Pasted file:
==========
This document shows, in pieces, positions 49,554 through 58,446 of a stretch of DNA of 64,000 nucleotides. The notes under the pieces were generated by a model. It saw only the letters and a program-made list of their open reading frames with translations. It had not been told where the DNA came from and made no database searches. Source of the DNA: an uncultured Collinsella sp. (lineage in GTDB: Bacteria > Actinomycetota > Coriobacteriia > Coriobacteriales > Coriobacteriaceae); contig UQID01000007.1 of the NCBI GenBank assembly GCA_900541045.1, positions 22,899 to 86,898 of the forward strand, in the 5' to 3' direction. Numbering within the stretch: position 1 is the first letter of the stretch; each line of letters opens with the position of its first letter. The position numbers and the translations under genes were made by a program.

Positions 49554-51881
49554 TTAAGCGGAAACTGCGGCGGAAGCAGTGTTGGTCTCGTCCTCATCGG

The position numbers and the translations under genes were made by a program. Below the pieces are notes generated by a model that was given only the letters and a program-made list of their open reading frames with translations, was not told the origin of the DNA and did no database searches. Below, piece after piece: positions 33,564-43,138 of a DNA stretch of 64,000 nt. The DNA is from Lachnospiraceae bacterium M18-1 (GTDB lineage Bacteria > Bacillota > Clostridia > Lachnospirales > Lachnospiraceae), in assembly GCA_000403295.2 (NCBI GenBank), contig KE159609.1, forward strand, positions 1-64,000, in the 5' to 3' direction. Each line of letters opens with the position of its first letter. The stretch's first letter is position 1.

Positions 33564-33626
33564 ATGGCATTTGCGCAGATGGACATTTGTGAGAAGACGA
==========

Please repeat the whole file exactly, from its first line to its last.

This document shows, in pieces, positions 49,554 through 58,446 of a stretch of DNA of 64,000 nucleotides. The notes under the pieces were generated by a model. It saw only the letters and a program-made list of their open reading frames with translations. It had not been told where the DNA came from and made no database searches. Source of the DNA: an uncultured Collinsella sp. (lineage in GTDB: Bacteria > Actinomycetota > Coriobacteriia > Coriobacteriales > Coriobacteriaceae); contig UQID01000007.1 of the NCBI GenBank assembly GCA_900541045.1, positions 22,899 to 86,898 of the forward strand, in the 5' to 3' direction. Numbering within the stretch: position 1 is the first letter of the stretch; each line of letters opens with the position of its first letter. The position numbers and the translations under genes were made by a program.

Positions 49554-51881
49554 TTAAGCGGAAACTGCGGCGGAAGCAGTGTTGGTCTCGTCCTCATCGG

The position numbers and the translations under genes were made by a program. Below the pieces are notes generated by a model that was given only the letters and a program-made list of their open reading frames with translations, was not told the origin of the DNA and did no database searches. Below, piece after piece: positions 33,564-43,138 of a DNA stretch of 64,000 nt. The DNA is from Lachnospiraceae bacterium M18-1 (GTDB lineage Bacteria > Bacillota > Clostridia > Lachnospirales > Lachnospiraceae), in assembly GCA_000403295.2 (NCBI GenBank), contig KE159609.1, forward strand, positions 1-64,000, in the 5' to 3' direction. Each line of letters opens with the position of its first letter. The stretch's first letter is position 1.

Positions 33564-33626
33564 ATGGCATTTGCGCAGATGGACATTTGTGAGAAGACGA